Little Big Town will enter the ACM Awards on Sunday (April 7) with four nominations, the most they've ever received in one year.
The upbeat quartet will compete in the vocal group category, while "Pontoon" made waves in the single and video categories. Plus, Tornado stormed its way onto the album ballot.
Although the band won their first and only ACM Award as the 2006 top new vocal duo or group, Little Big Town has now been nominated seven times in the vocal group category. Thanks to that long career, they have plenty of material to populate the set list for its Tornado tour, currently touching down in theaters across the country.
CMT.com caught up with the band prior to a sold-out show at the ornate Tennessee Theatre in Knoxville, Tenn.
CMT: You have played everywhere from arenas to outdoor festivals. What is it about a theater tour that appeals to you?
Phillip Sweet: In some of these places, there's a magical energy about them. They're iconic and they're special, beautiful rooms and a lot have a history. It's cool to play these kind of spots.
When you're in a beautiful place like this, do you want to scale back the production value?
Karen Fairchild: No, we just bring it all. And what fits, fits, and what doesn't, goes back on the truck.
Kimberly Schlapman: Irving Plaza in New York City was so tiny, but we so wanted to play it. We couldn't use everything we had, but we used what we could. But, boy, if we had the space, we'd pull it all out! (laughs) Now that we have it, you know?
How much equipment have you added in the last year?
Fairchild: A lot. A truck's worth. We had crammed everything we could into two trailers, so it gives us the ability to do a few more things. Our night is really about the music. It's not like we've got all these tricks. It's not necessarily that kind of show, which also works really well in a theater. I mean, we're here to sing these songs for fans and hopefully sing them well. We want it to be a super-musical night that feels like a party. It's more intimate. I love that about a theater. We can see everybody and reach out and touch them.
Is the new truck in direct correlation to "Pontoon" and all of the success that followed?
Jimi Westbrook: It is. The shows have been sold out so far. It's been really exciting to walk out there and see fans singing songs that haven't been on the radio. It's really, really cool. Big, fun crowds. We've been having a blast.
At what point did you see fans singing along with "Pontoon"?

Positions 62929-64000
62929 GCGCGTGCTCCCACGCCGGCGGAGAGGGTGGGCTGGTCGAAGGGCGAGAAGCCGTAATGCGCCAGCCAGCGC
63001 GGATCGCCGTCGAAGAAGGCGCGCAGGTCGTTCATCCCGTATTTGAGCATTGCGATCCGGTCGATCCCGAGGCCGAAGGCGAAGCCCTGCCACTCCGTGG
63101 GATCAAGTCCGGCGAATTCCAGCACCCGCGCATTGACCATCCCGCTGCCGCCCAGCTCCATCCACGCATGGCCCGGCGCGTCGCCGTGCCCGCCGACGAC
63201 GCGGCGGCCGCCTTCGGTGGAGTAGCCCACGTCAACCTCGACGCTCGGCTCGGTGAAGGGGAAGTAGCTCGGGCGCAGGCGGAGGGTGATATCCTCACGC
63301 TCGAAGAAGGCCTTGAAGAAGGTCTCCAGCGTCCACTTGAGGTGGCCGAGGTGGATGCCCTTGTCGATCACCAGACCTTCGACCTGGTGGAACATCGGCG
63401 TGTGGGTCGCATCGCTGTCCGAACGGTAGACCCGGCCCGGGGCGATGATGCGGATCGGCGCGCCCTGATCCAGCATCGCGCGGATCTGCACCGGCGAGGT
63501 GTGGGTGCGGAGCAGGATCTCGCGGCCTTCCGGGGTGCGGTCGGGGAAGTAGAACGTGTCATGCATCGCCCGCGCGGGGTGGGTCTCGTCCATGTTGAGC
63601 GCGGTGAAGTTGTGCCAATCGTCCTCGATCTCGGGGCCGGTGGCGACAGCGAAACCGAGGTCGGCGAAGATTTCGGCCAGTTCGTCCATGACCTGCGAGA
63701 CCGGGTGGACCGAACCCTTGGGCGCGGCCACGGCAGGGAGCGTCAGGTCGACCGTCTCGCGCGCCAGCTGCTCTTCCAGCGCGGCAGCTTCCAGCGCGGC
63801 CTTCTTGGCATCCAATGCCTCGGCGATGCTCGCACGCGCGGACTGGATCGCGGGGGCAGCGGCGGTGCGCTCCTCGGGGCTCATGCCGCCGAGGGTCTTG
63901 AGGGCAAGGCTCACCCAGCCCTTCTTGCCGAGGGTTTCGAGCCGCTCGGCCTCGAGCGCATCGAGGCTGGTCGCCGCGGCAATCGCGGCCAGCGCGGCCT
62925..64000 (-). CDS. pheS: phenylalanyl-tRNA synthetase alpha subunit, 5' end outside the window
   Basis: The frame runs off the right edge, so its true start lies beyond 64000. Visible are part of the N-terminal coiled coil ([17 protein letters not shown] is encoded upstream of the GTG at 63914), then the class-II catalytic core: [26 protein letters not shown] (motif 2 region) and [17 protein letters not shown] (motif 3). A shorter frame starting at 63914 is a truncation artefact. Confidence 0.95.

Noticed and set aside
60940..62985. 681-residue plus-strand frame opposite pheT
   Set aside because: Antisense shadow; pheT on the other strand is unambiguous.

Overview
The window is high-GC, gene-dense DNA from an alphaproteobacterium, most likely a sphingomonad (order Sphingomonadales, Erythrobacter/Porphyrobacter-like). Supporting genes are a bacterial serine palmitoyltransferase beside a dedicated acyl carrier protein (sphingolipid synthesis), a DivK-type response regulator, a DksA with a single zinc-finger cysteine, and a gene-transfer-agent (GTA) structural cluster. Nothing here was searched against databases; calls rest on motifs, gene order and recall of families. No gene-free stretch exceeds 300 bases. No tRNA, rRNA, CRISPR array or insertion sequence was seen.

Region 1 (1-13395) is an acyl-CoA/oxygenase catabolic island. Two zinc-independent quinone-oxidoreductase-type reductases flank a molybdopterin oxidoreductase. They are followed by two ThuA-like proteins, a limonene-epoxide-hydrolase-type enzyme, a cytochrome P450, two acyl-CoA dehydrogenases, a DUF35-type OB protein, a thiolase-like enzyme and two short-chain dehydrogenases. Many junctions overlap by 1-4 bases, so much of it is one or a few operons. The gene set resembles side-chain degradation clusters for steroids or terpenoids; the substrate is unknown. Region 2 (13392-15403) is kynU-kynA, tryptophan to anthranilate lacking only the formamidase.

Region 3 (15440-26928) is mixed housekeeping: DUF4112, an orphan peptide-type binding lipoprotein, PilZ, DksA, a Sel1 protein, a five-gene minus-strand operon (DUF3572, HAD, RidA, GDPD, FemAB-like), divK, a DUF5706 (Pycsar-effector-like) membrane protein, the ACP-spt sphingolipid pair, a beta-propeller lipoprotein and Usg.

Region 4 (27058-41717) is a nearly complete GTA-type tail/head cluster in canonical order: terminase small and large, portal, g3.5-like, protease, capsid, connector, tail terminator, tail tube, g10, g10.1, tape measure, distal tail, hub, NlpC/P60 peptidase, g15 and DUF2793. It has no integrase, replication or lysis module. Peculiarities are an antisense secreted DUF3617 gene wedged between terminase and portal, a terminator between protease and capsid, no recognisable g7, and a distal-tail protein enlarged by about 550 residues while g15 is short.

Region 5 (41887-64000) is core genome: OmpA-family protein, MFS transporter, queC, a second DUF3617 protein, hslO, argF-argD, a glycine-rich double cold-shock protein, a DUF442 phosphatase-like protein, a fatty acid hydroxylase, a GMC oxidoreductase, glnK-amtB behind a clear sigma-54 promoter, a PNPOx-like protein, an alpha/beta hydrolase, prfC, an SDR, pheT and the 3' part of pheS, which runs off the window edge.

Fairchild: About halfway through the Rascal Flatts tour [in 2012] or even before that. There were a few shows before we started the tour where we were noticing people singing it. But when we got out there with Rascal Flatts, it really started taking off. Ever since then, it's been a big ol' party on that one.
What do you hope your fans can take away from a tour like this?
Westbrook: Hopefully there's some depth. "Pontoon" is such a unique song. It's fun, very lighthearted. There's nothing serious about that song. I think maybe that will bring them to the shows, then they'll find something that moves them. They'll have a musical experience when they get here. I think they'll walk away with something like that.
Fairchild: We want it to be one of those nights where people look back and remember a definitive night of music. For me, I can remember several shows that impacted me so much, whether I was having a great time and partying with friends, or I was experiencing something that was so musical and so inspired that it changed me. We're just hoping that whatever that experience is for them, that they'll remember this night and it will be a great memory, and they'll want to come back.
And it's fun for the fans to see a band at the height of their popularity, too.
Sweet: And we're definitely still on a high of all the great stuff that's happening. We carry that out there. We're having the time of our lives. We're having a lot of fun. This is what we worked so hard for and what we dreamed about doing. It's great to get up there and do all these things, use the set design and move around the stage in different ways.
I've always noticed that your fans are so invested in you.
Schlapman: Yeah, and a handful have been around for 13 or 14 years, when we started singing publicly. I mean, they are wholehearted fans. We've seen them have kids, get married and go off to school. So they are invested, and it's fun to see them come back all these years later. I know that if I were them, I would enjoy seeing what other people have discovered. I would be like, "Well, I knew that a long time ago," you know?
For those fans that have seen you a whole bunch, what can they take away from this tour?
Fairchild: It's bolder, it's bigger, it's more music.
Westbrook: I definitely don't feel like it's something they have seen before from us. There's a confidence that's happening now. There's such a great energy in the music we made for this record. Playing it out live, it's new and it's fresh to us. Hopefully they'll come away -- even if they were there 13 years ago -- and go, "Wow!" It will be a rediscovery.